If You Expect to Succeed, be Wary of the 'Iceberg Effect'

If You Expect to Succeed, be Wary of the ‘Iceberg Effect’

Have you ever walked away from a bad product or service experience thinking, “Did this just happen?” or “That was inconsiderate!”

Many times the dissatisfaction or disappointment grows with time. Studies suggest that as many seven out of 10 customers silently walk away dissatisfied with products and services.

And a typical unhappy customer tells 10 to 14 people about the experience, resulting in a negative ripple effect for the company.  Since word of mouth is a powerful source of expectations for other customers, the spreading of personal complaints is dangerous and could potentially destroy a business.

The others who were told the story will likely repeat it and are likely to avoid the business.

Because only a relatively small number of product and service failures are known, many companies have unrealistic, elevated views of the service they deliver. Many refer to this as the “iceberg effect” of business performance. In this case, the business is a ship headed toward an unknown iceberg.

The tip of the berg is the reported and detected product and/or service failures. The unseen part represents the total of all silently dissatisfied guests who tell others and intend not to return to the business.

For example, here are some of my personal experiences of silent dissatisfaction that I tell people about: 

The restaurant

I walked into my first visit at a reputable restaurant and was asked: “Did you have a reservation? “No,” I replied. The hostess, with an almost empty restaurant, looked at her book, scratched off a table and replied, “Just one?”

Wondering why she characterized it as “just” one, I nodded. After being seated, I proceeded to order the $29 rib eye with asparagus and rice instead of the french fries. No bread was delivered while I was waiting for the entrée, and when the steak was delivered it was served with asparagus and…fries.

Every time I tried to cut the steak – an average quality, thin 10-oz. cut – the very narrow and frail fork bent. The bending of the fork was the tipping point for this encounter. I silently left after I paid. 

The endodontist

Upon referral from a dentist and nudged by pain, I booked an appointment with an endodontist for a root canal. After I arrived, the hostess with a neckline that was inappropriately low for a dental office processed my papers and placed me in line.

Once my name was called, I was ushered to an enthusiastic team. They seemed professional, had a clean office, and the technicians were friendly, all making me confident in their ability. The endodontist explained the process and then administered a shot for numbing. After a couple minutes, the technician said, “Please come with me.” I was led to the front desk, where the receptionist said, “Your total today will be $750. How will you pay?”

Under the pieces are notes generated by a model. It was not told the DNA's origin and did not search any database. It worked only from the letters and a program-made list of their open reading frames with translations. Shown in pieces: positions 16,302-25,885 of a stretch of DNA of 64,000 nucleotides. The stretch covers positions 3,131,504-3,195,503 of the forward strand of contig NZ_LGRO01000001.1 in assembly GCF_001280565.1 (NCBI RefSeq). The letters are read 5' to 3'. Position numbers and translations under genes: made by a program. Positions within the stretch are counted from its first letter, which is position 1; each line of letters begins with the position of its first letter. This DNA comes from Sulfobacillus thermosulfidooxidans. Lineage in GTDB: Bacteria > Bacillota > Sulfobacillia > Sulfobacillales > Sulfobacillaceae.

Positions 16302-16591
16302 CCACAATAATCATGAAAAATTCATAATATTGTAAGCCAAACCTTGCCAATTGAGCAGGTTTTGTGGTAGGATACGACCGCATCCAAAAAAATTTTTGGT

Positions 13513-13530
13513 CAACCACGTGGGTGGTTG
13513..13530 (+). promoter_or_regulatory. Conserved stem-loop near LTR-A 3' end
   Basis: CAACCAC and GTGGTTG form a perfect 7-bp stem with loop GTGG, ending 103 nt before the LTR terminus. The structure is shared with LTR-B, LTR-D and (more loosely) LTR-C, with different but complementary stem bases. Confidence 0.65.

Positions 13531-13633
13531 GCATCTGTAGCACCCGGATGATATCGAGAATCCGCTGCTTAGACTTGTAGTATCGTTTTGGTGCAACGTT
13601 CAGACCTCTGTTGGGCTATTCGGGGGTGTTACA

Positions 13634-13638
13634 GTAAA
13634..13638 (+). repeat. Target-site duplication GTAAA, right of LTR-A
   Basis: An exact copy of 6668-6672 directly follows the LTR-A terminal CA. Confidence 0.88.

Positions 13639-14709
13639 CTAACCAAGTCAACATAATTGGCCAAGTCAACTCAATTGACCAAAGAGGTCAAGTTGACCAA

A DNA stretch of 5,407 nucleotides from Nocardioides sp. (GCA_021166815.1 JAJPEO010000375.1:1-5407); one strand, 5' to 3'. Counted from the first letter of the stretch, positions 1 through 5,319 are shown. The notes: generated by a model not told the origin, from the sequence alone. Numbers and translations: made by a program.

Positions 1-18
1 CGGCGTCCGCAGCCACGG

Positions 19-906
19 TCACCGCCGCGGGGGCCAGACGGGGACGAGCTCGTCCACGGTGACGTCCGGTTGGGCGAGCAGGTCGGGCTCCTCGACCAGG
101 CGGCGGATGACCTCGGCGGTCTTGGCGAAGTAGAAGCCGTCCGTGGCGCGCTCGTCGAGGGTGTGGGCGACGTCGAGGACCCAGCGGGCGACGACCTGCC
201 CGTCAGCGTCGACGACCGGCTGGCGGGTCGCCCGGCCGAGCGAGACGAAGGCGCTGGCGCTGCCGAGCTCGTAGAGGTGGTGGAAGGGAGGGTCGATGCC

Stunned at the odd timing for payment, I went to my car for my checkbook, though I thought of leaving. I returned to pay them, however, and was taken back to the original chair where the procedure was finished – almost. Upon leaving, I was told by the endodontist that a hole remained in the tooth that the dentist must fill within 30 days or the root canal would have been in vain. I left quietly. Don’t most professional businesses finish what they are trying to fix before you pay?

The hospital discharge

Not every hospital discharge is something to congratulate. A friend of mine was told he would be discharged in two days and placed in the care of Hospice. That is an organization that takes care of terminally ill patients in their end stages.

On the day prior to the discharge, I went to the hospital to visit. When I went to the desk to find out my friend’s room number, the receptionist looked up and said: “Congratulations, your friend has been sent home a day early!”

Congratulations?!?!? In this case, “I’m sorry” would have been the correct response instead of “Congratulations.”

To avoid the iceberg, companies need an effective system of detection and recovery for product and service failures. Once a problem is detected, a recovery attempt should be launched to correct the situation. A service/product recovery attempt that is responsive, sincere, apologetic, and restores value to the customer experience can create good news and loyalty. 

Studies indicate that some customers are even more satisfied with a company after a successful recovery from a service or product failure. Some call this the recovery paradox, and satisfaction results because of the company’s ability to fix mistakes. 

Because of this, product and service failures are not usually horrific as long as they are detected and fixed. This garners trust as it shows the consumer how the business behaves when something goes wrong.

So the next time you are disappointed in a product or service, do yourself a favor as a customer: Tell the company and give them a chance to fix the mistake.

UCF Forum columnist Denver Severt is an associate professor with the Rosen College of Hospitality Management at the University of Central Florida. He can be reached at Denver.Severt@ucf.edu.